Seattle Air Force doc wins NASA's 'Space Poop Challenge'

CaptionCloseAn Air Force flight surgeon from Seattle is helping astronauts go where they’ve never gone before — cracking a problem that has vexed NASA since Mercury astronaut Alan B. Shepard Jr. famously wet his pressure suit prior to becoming...

Seattle Air Force doc wins NASA's 'Space Poop Challenge'

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An Air Force flight surgeon from Seattle is helping astronauts go where they’ve never gone before — cracking a problem that has vexed NASA since Mercury astronaut Alan B. Shepard Jr. famously wet his pressure suit prior to becoming the first American in space.

Dr. Thatcher “Thomas” Cardon, working in a spare room of his house on Laughlin Air Force Base, developed a way to let America’s high flyers relieve themselves with no muss and no fuss: an adaptable hygiene spacesuit system that cleans up after itself.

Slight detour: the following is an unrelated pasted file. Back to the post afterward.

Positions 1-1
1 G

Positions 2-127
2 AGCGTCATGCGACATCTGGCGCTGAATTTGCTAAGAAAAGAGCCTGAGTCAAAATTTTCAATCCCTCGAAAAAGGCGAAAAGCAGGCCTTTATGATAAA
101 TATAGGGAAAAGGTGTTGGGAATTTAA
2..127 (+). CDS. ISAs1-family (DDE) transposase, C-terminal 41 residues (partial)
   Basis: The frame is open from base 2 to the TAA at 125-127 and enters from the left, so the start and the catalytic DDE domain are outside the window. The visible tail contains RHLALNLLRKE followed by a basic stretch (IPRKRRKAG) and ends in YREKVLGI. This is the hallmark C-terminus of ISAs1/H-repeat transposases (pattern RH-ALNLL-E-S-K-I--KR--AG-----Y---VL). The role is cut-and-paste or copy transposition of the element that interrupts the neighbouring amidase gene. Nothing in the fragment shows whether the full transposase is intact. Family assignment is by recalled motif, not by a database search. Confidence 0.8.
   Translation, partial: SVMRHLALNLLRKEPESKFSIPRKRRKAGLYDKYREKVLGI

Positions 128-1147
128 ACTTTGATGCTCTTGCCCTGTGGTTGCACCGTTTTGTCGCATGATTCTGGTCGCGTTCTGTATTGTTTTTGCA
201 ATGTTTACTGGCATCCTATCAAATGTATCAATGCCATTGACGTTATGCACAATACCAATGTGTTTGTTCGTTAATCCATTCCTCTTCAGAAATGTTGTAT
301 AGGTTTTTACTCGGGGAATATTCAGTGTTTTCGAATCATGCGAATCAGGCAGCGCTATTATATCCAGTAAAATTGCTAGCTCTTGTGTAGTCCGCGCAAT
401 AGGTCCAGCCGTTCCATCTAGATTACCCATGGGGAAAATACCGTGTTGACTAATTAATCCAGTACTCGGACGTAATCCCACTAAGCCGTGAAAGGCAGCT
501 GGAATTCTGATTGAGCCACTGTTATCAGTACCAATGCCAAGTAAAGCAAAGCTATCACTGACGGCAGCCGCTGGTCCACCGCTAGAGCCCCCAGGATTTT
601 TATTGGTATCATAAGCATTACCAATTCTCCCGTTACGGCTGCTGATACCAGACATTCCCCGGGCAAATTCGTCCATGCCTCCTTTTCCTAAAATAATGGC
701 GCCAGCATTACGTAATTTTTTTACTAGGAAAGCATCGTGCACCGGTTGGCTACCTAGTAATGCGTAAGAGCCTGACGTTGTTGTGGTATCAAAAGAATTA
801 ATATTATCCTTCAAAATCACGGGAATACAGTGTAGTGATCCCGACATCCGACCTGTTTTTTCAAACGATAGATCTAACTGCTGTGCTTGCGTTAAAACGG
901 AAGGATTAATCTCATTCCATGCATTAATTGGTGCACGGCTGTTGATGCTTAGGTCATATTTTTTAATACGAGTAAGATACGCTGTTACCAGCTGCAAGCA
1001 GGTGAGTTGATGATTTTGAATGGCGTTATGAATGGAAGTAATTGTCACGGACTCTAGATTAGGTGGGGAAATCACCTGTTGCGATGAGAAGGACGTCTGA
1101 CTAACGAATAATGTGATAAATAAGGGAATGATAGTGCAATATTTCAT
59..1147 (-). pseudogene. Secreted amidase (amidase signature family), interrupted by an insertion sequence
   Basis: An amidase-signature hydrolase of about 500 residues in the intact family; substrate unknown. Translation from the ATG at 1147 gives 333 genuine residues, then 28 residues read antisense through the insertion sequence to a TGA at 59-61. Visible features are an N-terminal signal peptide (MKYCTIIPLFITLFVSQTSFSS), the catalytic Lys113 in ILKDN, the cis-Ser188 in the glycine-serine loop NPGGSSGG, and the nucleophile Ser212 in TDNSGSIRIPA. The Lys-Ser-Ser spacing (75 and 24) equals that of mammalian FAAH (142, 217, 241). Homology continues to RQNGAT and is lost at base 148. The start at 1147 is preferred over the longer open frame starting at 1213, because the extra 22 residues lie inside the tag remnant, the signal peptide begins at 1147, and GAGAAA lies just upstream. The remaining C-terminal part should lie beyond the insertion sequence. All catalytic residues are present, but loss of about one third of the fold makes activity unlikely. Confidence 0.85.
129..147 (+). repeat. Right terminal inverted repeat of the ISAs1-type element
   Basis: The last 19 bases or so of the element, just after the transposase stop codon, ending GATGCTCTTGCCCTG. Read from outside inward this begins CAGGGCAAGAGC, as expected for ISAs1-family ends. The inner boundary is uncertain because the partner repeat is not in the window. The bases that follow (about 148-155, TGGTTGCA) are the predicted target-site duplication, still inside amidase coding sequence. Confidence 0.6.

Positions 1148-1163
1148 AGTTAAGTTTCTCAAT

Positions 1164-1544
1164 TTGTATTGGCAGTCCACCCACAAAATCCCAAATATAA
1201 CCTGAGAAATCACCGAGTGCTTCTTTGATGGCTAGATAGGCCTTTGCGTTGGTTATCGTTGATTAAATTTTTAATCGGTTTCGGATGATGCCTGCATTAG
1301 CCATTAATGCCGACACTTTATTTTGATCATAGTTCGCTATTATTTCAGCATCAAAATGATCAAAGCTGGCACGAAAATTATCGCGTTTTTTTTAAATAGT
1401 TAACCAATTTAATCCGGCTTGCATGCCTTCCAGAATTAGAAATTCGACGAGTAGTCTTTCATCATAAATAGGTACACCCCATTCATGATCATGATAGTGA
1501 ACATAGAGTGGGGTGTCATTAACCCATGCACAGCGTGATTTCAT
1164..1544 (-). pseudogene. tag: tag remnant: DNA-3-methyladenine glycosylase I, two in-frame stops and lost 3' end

Responding to NASA’s Space Poop Challenge, he brainstormed a solution in around a half hour, then put the system together using $200 worth of materials he bought at dollar and hardware stores. NASA announced Wednesday that he had won a $15,000 cash prize, beating out 20,000 people who collaborated on 5,100 entries submitted to the contest.

NASA is asking for everyone's help in coming up with new ways they can handle needs the human beings who are astronauts have in terms of waste. They're calling in 'The Poop Challenge' and there's a reward in it too. Patrick Jones (@Patrick_E_Jones) explains.

“It all seems pretty simple to me. I’m just amazed that nobody came up with it,” Col. Cardon, a family practice physician who calls Seattle home, told the San Antonio Express-News. “I wish I had been there to invent quantum theory and not space poop handling methods, but I guess I’ll take the minor achievement.”

sigc@express-news.net

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